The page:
If you keep power away from the government, and keep it in the hands of the people, then industry will seek to buy you via satisfying your interests in the market. It will have no other choice.

It's basic economics, but it's amazingly difficult for the low-information intelligentsia that makes up so much of the American voting block to grasp.

Comment Re:Lower Receiver? (Score 1) 391

A year and a half ago:


Metal barrel and all, with at least 2000 rounds through it according to a later press release:


So yes, like I said before, the machines already exist to 3d print functional metal gun barrels, but they're just not widely available yet due to cost. Serializing barrels as a form of controlling guns in the age of 3d printing is already an obsolete idea.

Comment Re:Lower Receiver? (Score 1) 391

All that would have done is kicked this whole conversation 3 or 4 years down the road until we have 3d printers that can do barrels.

I mean... cheap, widely available 3d printers that can do barrels.

Because... we already have 3d printers that can do barrels.

See how this whole gun control thing doesn't work?

Comment Now hold on a second... (Score 0) 187

That geographic specificity helps to underscore an important point about murders, says Robert Muggah, the research director and program coordinator for Citizen Security at the Rio de Janeiro-based Igarapé Institute, in the above-lined story: "In most cities, the vast majority of violence takes place on just a few street corners, at certain times of the day, and among specific people."

A dude from Rio de Jeneiro says this concerning worldwide homicide rates, and it makes it into a summary on Slashdot.

Someone on Slashdot says the same thing about America during a debate about guns, citing statistics from the FBI, and they get downvoted as a Troll and called a racist.

Comment Is this submission for real?! (Score 5, Insightful) 198

It's quite the logical leap to go from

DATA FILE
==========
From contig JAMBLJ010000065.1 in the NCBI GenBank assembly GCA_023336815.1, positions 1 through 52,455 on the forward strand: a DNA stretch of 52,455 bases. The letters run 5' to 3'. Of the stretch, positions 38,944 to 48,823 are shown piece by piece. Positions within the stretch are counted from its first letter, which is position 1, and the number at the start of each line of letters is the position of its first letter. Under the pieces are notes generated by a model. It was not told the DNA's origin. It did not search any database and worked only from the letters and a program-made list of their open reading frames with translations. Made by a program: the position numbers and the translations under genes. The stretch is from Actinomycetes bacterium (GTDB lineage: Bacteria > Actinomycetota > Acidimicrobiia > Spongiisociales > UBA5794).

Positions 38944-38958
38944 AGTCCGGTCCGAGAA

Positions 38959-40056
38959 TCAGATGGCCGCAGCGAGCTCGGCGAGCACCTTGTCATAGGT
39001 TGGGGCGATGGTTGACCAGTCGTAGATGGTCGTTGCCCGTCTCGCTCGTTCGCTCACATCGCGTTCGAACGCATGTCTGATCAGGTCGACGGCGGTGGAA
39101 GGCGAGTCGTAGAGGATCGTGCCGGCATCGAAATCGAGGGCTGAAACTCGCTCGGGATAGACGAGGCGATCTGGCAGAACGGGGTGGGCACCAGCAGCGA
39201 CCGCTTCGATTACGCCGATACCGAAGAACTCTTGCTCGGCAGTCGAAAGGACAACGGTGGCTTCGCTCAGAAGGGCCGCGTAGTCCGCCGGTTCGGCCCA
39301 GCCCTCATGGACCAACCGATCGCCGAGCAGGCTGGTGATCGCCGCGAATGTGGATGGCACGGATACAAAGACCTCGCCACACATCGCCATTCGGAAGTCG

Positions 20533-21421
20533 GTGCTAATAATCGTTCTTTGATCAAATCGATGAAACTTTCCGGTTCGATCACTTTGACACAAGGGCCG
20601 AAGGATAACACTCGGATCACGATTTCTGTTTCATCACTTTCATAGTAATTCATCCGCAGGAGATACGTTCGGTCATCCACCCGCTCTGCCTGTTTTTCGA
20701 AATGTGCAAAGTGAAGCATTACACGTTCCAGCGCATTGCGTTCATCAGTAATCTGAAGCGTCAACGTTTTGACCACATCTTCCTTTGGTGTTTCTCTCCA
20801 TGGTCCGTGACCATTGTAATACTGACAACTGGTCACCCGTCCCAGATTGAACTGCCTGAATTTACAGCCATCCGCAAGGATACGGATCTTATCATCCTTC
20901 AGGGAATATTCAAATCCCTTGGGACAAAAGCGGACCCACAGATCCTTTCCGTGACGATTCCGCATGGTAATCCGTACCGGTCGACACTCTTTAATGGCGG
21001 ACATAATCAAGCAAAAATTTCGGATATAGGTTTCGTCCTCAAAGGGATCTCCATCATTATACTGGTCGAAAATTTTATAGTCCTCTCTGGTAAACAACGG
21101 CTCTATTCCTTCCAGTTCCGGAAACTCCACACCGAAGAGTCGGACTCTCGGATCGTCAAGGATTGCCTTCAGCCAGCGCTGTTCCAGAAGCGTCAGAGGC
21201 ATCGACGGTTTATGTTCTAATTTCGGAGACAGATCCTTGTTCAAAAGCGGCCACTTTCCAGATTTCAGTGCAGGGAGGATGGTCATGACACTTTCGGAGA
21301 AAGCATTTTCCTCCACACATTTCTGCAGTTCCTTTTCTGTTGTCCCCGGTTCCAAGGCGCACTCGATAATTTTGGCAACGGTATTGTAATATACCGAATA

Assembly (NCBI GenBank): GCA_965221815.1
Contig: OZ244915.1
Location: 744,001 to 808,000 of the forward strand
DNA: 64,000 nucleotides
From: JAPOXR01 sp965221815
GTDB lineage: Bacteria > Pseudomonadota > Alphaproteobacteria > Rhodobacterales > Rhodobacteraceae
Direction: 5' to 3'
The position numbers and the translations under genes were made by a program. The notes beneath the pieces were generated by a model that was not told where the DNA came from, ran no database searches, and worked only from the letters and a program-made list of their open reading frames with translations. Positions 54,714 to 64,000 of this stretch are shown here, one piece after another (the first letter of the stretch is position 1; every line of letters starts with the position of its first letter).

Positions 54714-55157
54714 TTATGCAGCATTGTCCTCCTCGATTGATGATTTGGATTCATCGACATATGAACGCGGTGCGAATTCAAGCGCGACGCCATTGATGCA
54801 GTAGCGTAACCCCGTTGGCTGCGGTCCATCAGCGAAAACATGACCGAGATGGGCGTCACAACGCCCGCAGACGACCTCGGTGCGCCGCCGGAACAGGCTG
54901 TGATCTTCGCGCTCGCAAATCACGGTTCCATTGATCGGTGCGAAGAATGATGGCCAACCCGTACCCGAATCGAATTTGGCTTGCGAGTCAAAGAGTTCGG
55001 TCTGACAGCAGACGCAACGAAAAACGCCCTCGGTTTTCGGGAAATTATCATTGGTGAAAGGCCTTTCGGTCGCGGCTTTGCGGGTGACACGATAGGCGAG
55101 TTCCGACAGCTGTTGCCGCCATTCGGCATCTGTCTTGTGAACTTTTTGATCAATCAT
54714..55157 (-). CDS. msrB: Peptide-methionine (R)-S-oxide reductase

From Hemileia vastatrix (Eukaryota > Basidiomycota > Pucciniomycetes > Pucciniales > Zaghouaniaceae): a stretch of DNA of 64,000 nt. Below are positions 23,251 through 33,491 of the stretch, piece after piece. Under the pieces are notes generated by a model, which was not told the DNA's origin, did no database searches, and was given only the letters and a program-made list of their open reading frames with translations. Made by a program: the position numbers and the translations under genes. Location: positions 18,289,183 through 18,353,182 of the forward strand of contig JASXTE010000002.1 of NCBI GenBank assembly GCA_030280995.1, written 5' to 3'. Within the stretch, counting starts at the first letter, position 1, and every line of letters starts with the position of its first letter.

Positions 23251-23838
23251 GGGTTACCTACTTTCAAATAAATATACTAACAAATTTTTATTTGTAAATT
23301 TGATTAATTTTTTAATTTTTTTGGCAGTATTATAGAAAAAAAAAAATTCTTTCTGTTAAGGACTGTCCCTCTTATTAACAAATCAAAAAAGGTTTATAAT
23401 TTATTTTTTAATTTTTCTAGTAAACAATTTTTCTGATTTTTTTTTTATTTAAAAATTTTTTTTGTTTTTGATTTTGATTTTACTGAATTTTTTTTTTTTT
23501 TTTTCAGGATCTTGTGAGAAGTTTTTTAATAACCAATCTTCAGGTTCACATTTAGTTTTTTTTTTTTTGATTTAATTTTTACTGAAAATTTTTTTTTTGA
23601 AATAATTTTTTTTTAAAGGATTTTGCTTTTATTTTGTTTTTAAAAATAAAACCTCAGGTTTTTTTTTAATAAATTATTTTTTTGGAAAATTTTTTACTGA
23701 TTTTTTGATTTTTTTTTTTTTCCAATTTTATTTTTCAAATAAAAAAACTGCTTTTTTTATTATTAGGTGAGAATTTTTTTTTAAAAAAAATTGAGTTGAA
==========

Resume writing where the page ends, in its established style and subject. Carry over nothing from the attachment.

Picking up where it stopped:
cuts — almost by half — social sciences funding


House Bill Slashes Research Critical To Cybersecurity

only based on the vague claim that

Cybersecurity uses human behavior research because humans are often the weakest security link.

The submitter had to really stretch things to get enough almost-tech-related and republican-hating to have his story accepted.

Comment Re:The better solution (Score 2) 538

She has a long and vibrant history demonstrating her insatiable appetite for taking away ALL of your rights.

She wants the NSA to spy on your email and web browsing. She wants books banned because she doesn't like them. She doesn't want you to be allowed to own a gun, while at the same time she's one of the privileged few who can legally carry a concealed weapon anywhere in California.

Make no mistake: she is after all of your rights. And Californians LOVE her.

Comment Re:Loaded with Lobbying? (Score 1) 631

No one here is interested. They're too bust cheering their own defeat.

Remember when the internet banded together to defeat SOPA, because it gave the government too much control over the internet?

Today, three unelected bureaucrats voted to give the government what we know will turn into even more control over the internet than SOPA was going to give them. We've seen this movie before; we know how it ends, and it always turns out bad for the people. But today is different: it's being sold as bad for corporations, so it's being blindly cheered by the internet.

No one with any bit of sense, or memory of even the last handful of years of how the US government operates, could possibly believe that this will end well. And yet, here we are. Five hundred jubilant posts on slashdot.

There are three kinds of people: men, women, and unix.